America's 100 Greatest Movies
100 YEARS...100 MOVIES


by American Film Institute (AFI)




The American Film Institute in Los Angeles, California in 1998 commemorated the extraordinary first 100 years of American movies by making a "definitive selection of the 100 Greatest American Movies of All Time, as determined by more than 1,500 leaders from the American film community."

A three-hour prime time entertainment special on CBS entitled "One Hundred Years...One Hundred Movies," aired on June 16, 1998, to celebrate, commemorate, and recognize the very best in American cinema's first 100 years, revealing America's Greatest 100 Films for the first time.

An AFI panel determined and compiled a preliminary movie-directory of the 400 Nominated Films (in an alphabetical and chronological listing) from which the greatest 100 American films were chosen. The 400 selected films were feature-length fictional movies produced between 1912 and 1996 "with the goal of amassing a capsule of the first 100 years of American cinema, across decades and across genres." Of the final 400, more than 75% were produced before 1980, though there were only about 20 silent films on the list. See the Judging Criteria for the selection process of the Top 100 films.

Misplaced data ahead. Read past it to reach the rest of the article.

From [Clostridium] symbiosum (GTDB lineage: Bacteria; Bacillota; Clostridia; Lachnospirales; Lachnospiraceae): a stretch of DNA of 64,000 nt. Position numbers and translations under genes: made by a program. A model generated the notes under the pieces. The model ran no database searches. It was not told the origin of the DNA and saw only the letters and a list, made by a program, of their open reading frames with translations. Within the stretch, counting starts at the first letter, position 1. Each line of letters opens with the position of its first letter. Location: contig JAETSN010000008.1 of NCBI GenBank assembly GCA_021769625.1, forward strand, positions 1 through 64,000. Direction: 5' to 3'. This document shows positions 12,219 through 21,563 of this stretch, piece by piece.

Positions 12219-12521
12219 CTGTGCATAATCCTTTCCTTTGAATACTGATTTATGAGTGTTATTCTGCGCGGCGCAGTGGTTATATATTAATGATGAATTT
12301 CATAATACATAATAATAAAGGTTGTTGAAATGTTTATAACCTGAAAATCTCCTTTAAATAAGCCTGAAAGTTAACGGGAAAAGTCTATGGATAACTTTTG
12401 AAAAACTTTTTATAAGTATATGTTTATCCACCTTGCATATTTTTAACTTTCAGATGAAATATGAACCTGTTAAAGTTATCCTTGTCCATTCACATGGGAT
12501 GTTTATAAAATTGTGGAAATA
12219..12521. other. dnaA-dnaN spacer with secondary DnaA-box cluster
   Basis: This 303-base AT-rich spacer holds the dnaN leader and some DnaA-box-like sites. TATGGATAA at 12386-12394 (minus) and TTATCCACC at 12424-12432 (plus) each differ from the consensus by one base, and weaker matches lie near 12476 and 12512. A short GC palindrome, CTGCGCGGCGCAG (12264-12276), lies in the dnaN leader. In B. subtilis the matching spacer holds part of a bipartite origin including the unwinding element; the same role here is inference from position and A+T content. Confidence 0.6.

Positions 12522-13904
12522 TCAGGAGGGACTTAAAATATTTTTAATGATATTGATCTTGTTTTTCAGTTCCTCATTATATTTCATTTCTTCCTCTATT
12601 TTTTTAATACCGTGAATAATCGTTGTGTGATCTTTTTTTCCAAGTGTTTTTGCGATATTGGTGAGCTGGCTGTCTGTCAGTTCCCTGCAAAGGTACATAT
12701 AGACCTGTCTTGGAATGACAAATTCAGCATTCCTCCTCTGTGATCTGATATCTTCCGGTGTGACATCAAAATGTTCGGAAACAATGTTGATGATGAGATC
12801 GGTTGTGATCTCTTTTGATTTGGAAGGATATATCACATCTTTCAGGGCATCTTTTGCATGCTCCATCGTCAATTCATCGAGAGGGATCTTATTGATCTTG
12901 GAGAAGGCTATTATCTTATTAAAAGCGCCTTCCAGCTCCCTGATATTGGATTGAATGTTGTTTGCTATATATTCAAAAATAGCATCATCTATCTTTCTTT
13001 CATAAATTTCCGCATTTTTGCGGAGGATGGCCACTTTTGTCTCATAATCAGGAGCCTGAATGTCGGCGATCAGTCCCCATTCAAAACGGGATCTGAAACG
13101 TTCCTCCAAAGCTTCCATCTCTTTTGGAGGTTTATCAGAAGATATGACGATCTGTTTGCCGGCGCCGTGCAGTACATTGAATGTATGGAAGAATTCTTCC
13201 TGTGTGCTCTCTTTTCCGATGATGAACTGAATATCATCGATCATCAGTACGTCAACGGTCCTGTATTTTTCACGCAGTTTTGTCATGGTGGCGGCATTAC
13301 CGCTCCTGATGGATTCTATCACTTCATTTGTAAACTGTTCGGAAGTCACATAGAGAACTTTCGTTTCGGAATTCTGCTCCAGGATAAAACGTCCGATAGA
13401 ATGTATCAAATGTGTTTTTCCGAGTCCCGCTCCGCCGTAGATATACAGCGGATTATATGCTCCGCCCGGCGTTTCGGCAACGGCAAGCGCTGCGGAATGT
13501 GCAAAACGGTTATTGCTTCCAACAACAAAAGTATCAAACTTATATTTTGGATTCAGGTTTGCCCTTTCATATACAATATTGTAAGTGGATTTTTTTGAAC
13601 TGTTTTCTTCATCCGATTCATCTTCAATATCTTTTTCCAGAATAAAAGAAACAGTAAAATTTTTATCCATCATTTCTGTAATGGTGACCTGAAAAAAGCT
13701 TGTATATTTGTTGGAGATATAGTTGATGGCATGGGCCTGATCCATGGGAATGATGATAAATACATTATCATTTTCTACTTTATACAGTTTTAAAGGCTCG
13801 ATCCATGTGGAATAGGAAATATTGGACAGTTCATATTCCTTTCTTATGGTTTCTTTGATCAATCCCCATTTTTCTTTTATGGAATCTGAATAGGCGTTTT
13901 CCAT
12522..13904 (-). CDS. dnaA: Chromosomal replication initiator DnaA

Newsweek Magazine A blue-ribbon panel of more than 1,500 prominent leaders ("a who's who of the movie business, from in front of and behind the camera, writers, producers and directors to historians, movie executives and critics") from the American film community reviewed the 400 films and selected the top 100 movies of all time. As AFI admitted, "the final selection, by its very nature, will be subjective...Critics and film buffs alike will take exception to the inclusion of one film and the exclusion of another -- even if the title 'One Hundred Years...One Hundred Movies' itself lays no claim to these films as the definitive 'best' or 'greatest.'"